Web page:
Proba-2 is a 0.6 × 0.6 × 0.8 metre, box-shaped structure with two deployable solar panels and a nominal weight of 130 kilograms. The primary mechanical structure consists of three aluminium honeycomb panels arranged in an H configuration and a bottom panel that acts as the interface to the launch vehicle. Almost all the satellite system units are mounted on these inner panels.
The outer panels that do not carry solar cells are also fabricated from aluminium honeycomb and are variously painted black to radiate to cold space or white to minimise absorption of solar radiation, as appropriate. The two deployable solar panels and the one outer panel with solar cells are fabricated from an aluminium honeycomb core with carbon fibre reinforced plastic (CFRP) skins.
Attitude control and navigation
Proba-2 is fully three-axis stabilised. Turning moments are supplied by four 30 mN-m Dynacon reaction wheels, which can be unloaded via magnetorquers. Attitude determination is performed using an autonomous high-accuracy (5 arcsec over 10 seconds) two-head startracker, GPS sensors and a three-axis magnetometer. Sun pointing to 100 arcsec accuracy is expected.
Autonomous navigation is enabled with GPS position determination and orbit propagation. All the required navigation and manoeuvring computations are performed onboard.
A single resistojet thruster, capable of producing a thrust of 20 mN, is being used for orbit adjustment. The thruster uses xenon as the propellant gas and, as the xenon supply is depleted, the tank is repressurised with nitrogen from a solid-state gas generator.
Power is generated by triple-junction gallium-arsenide solar cells mounted on two deployable panels and one fixed panel. The solar generators provide a maximum of 110 watts of electrical power at the end of the nominal two-year mission. A 16.5 Ah lithium-ion battery supplies power during eclipses and when specific payload experiments require a peak power greater than the solar generators can supply.
The spacecraft’s power consumption varies between 70 watts and 110 watts, depending on its mode of operation.
As far as possible, thermal control uses passive means. However, the permanent Sun-pointing attitude required by the science instrument payload results in a large thermal gradient across the satellite, making purely passive thermal control extremely difficult to achieve. Heaters are used to control the temperature of the satellite’s battery, and are also required for decontaminating optical components of the LYRA and SWAP instruments. SWAP uses a passive radiator for cooling its detector.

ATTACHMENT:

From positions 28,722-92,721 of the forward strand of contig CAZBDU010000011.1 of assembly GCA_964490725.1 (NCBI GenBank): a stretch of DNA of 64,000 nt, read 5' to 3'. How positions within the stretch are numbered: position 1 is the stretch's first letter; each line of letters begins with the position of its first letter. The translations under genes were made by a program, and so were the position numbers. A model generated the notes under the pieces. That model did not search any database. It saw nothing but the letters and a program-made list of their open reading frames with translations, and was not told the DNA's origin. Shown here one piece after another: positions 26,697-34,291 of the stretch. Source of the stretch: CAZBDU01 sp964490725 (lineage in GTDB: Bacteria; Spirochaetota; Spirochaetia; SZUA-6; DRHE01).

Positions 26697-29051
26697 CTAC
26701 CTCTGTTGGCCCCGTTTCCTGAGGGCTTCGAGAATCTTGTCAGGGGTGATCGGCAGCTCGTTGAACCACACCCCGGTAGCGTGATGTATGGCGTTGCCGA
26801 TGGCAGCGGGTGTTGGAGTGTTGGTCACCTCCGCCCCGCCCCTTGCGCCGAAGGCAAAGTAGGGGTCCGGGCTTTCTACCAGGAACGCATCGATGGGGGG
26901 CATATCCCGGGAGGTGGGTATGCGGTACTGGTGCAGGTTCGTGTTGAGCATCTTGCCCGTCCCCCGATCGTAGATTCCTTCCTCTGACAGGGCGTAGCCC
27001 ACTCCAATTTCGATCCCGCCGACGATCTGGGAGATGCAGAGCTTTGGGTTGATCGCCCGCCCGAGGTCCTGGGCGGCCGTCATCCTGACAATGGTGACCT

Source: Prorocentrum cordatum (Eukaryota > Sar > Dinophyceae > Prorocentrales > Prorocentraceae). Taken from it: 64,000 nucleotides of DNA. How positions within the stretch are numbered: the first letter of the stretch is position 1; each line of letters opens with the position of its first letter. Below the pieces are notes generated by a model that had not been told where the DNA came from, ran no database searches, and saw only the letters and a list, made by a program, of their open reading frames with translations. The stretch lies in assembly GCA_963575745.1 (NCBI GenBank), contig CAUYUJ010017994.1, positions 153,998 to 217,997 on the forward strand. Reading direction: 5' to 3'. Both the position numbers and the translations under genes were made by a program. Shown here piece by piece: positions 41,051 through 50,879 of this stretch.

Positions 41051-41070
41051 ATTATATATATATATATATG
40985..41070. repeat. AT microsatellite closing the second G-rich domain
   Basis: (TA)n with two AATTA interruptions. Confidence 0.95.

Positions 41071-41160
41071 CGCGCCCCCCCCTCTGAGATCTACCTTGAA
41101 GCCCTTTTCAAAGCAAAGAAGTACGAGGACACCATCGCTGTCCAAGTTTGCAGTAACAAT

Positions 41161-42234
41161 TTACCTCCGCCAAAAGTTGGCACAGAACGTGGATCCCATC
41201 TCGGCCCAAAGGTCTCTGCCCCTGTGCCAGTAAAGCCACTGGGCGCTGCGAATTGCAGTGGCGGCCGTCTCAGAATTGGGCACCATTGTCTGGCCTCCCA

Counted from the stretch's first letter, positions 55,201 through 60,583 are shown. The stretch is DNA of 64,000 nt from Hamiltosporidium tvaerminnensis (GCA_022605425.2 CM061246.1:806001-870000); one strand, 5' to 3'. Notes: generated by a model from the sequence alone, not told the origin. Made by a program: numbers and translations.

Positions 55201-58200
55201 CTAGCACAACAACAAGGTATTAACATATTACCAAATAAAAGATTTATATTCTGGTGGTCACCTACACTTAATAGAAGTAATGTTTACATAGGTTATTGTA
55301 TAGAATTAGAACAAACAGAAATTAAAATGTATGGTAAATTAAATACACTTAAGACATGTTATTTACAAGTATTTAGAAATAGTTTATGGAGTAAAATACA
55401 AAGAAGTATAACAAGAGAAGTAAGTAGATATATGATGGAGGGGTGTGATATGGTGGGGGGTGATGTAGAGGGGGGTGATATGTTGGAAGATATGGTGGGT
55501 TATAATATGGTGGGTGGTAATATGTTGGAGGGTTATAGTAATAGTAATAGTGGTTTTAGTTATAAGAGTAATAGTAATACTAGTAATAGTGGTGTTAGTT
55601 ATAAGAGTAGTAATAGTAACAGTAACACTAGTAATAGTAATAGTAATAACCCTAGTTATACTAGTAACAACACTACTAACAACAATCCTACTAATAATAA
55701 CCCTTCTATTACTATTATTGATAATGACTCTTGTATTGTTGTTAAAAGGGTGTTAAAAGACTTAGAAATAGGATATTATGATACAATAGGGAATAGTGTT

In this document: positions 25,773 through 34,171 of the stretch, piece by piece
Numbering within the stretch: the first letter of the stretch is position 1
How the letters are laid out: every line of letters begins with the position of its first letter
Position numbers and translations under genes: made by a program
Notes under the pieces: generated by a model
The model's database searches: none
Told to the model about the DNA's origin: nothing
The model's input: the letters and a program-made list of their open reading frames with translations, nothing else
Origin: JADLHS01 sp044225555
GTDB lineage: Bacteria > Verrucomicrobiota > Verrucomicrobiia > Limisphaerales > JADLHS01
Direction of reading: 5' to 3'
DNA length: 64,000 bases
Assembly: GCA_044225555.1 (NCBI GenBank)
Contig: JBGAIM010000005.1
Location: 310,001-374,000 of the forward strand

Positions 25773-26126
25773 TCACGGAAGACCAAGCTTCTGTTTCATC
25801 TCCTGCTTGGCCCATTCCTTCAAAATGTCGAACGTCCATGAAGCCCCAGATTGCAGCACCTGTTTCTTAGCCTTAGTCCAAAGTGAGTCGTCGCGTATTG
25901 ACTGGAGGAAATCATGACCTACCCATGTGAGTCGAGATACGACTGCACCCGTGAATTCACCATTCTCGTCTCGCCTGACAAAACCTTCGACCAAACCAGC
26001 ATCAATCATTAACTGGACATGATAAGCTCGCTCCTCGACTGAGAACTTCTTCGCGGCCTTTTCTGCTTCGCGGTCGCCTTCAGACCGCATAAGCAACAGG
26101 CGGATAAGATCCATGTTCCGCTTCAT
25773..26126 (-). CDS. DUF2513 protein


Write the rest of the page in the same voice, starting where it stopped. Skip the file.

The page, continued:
Launch and orbit
|semi-major axis, kilometres||7135 ± 15|
|eccentricity||0.00116 - 0.0025|
|inclination, degrees||98.445 ± 0.1|
|mean local solar time at ascending node||06:00 ± 1 min|
Proba-2 will be carried into orbit from Plesetsk, Russia, aboard a Rockot launch vehicle. It will be a secondary passenger during the launch of ESA’s Soil Moisture and Ocean Salinity (SMOS) mission.
Proba-2 will be directly injected into an almost circular, Sun-synchronous orbit. The chosen orbit is eclipse-free for more than nine months of each year, and is thus well matched with the requirements of the solar observation instruments. In the periods when eclipsing occurs, the eclipse duration rises from near-zero to a maximum of about 20 minutes and then returns to zero.
During normal operations, Proba-2 communicates via an S-band link with ESA’s Redu, Belgium, control centre, which is equipped with a 2.4 metre dish antenna. The S-band channel provides a 64 Kbit/sec packet telecommand uplink and a two-million symbols/sec packet telemetry down link. The Norwegian ground station on Svalbard is being used during the launch and early orbit phase (LEOP) and to provide extended science data download during the operational mission.
The Proba-2 mission is being controlled from a dedicated ground station at ESA Redu, in Belgium. Scientific data is distributed from Redu via a web server.
The Prime Contractor for the Proba-2 project is QinetiQ Space nv (formerly Verhaert Space nv, BE), a subsidiary of QinetiQ (GB), which is leading a pan-European team responsible for the development and manufacture of the satellite.
Last update: 4 October 2010